Just a (not so quick) honorable mention, I think it's important to remember two things:
- This was sort of mentioned before, any of the Eldar who dwelt in Valinor and looked upon the Two Trees, Telperion and Laurelin, were considered "High Elves" in a sense, and always shown with a sort of inner light.
Being one of the first Noldor, Galadriel was born in Valinor (in fact, I would argue she is the oldest living thing in Middle-earth - maybe aside from Tom Bombadil and Fangorn). I'm assuming this is why in the LotR movies, Galadriel glows when the Fellowship firsts meet her in Lothlórien.
- The Phial of Galadriel is not Eärendil's power, per se.
Allow me to explain: Fëanor made the Silmarils in Valinor - most beautiful and powerful of all gems because they captured the light of the Two Trees, and therefore shone with their own inner light. These gems were never able to be recreated.
The reason Galadriel and the other Noldor returned to Middle-earth was to retrieve these gems (as Morgoth, Sauron's master, had stolen them).
Eärendil, the Mariner, ended up in possession of one of the Silmarils, and with it attached to his brow was able to cross the sea in his ship and sail through the enchantments of the Valar, thereby reaching Valinor.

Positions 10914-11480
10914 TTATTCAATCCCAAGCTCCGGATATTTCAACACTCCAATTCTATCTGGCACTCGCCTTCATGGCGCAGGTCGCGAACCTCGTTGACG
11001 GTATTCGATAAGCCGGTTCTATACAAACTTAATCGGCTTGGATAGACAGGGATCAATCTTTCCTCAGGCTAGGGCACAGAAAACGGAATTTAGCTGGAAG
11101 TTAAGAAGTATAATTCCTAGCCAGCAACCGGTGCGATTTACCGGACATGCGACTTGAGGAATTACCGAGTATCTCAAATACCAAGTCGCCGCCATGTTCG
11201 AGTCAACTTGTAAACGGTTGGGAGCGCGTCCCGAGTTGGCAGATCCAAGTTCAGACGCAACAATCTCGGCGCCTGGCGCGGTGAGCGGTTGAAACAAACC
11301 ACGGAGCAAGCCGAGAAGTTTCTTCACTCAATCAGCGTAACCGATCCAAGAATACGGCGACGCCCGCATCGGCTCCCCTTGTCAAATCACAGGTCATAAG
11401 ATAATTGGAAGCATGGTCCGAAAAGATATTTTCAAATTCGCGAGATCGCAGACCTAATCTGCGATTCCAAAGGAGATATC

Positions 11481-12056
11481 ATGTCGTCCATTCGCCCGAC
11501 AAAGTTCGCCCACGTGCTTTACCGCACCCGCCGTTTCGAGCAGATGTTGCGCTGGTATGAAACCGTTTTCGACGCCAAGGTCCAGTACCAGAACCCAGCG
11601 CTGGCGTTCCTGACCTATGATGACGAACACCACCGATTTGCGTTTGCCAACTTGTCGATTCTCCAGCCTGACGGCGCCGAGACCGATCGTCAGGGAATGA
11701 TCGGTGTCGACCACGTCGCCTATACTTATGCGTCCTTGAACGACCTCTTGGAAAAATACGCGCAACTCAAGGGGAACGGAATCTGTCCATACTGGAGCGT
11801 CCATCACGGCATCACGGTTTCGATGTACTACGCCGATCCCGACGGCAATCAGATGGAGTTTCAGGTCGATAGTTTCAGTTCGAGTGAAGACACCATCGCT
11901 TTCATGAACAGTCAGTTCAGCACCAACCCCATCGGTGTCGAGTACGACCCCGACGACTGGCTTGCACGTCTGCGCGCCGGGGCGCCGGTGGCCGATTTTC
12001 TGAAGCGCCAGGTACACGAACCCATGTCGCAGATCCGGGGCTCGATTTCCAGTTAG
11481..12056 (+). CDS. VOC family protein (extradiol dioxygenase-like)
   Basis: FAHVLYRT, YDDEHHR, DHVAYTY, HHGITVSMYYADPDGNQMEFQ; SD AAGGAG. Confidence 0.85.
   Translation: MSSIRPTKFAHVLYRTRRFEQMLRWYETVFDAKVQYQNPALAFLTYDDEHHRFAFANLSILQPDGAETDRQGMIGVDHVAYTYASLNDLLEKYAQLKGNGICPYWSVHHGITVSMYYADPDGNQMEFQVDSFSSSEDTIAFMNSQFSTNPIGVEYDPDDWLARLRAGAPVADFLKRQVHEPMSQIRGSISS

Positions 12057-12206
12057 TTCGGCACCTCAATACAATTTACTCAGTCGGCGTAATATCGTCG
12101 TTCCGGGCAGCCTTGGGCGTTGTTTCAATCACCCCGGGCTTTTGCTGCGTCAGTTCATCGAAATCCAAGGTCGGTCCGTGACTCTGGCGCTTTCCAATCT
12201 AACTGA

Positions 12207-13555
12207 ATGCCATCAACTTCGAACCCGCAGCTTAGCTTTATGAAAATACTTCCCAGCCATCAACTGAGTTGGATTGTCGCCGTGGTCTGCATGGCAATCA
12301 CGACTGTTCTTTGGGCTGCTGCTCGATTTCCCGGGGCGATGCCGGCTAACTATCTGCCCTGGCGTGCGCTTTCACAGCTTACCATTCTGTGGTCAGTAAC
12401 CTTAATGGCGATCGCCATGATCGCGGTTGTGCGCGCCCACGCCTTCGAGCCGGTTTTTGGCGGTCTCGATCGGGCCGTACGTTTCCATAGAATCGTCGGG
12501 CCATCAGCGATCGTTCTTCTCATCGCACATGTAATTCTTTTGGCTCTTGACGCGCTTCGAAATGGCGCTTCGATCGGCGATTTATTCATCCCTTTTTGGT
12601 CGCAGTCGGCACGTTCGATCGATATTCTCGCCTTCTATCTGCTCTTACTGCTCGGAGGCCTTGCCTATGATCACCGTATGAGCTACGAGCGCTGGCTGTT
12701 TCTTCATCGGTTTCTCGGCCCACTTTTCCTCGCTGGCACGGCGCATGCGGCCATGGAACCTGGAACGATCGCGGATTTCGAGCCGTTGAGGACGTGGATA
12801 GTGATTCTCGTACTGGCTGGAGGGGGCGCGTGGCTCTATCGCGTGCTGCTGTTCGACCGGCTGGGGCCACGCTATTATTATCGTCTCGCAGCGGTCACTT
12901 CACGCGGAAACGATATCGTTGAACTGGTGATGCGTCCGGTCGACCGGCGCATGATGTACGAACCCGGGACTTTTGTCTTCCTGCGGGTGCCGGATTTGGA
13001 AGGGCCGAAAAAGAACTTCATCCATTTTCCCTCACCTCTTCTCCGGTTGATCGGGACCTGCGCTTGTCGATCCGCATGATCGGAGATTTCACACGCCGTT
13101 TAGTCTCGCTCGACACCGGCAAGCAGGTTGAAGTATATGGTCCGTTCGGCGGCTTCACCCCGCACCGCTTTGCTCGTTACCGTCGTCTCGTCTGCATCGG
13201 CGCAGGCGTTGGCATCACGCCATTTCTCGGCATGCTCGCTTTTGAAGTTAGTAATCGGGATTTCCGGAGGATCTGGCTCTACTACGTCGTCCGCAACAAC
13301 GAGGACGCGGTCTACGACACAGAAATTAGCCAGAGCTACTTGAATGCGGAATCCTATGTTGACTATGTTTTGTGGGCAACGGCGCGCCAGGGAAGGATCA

Upon reaching Valinor, the Valar granted his request to send help to Middle-earth, as Morgoth had grown too powerful to defeat.
Additionally, they placed Eärendil (with the Silmaril still on his brow) and his ship Vingilot, into the heavens. Hence, Eärendil (and the Silmaril) effectively becomes the brightest star in the sky.
Indeed, when Morgoth saw this new, brightest star, he feared what was to come. To tie this all back to Galadriel's Phial - the Phial holds water that reflected Eärendil's Star; hence, the Phial holds a reflection of a Silmaril; and the Silmaril is a reflection of the powerful light of the Two Trees Telperion and Laurelin.
Hence, the Phial is a reflection of a reflection of the most powerful "light" ever created in Middle-earth (an embodiment of purity, good, love, hope, etc.) and can be used to combat great evil. I think perhaps the light in Varda's face is the only light more pure (the light of Eru Ilúvatar himself is said to shine from her face).
Alas, as someone pointed out, deep in Mordor the light from the Phial was unable to shine. Here, I assume, such a "diluted" power was not a match for a powerful evil Maia like Sauron. I've always wondered how he would have fared against Galadriel and an actual Silmaril. Alas, they are lost forever and shall only be returned at the end of the world, when they shall be given to Yavanna and broken to release their light and heal the Two Trees.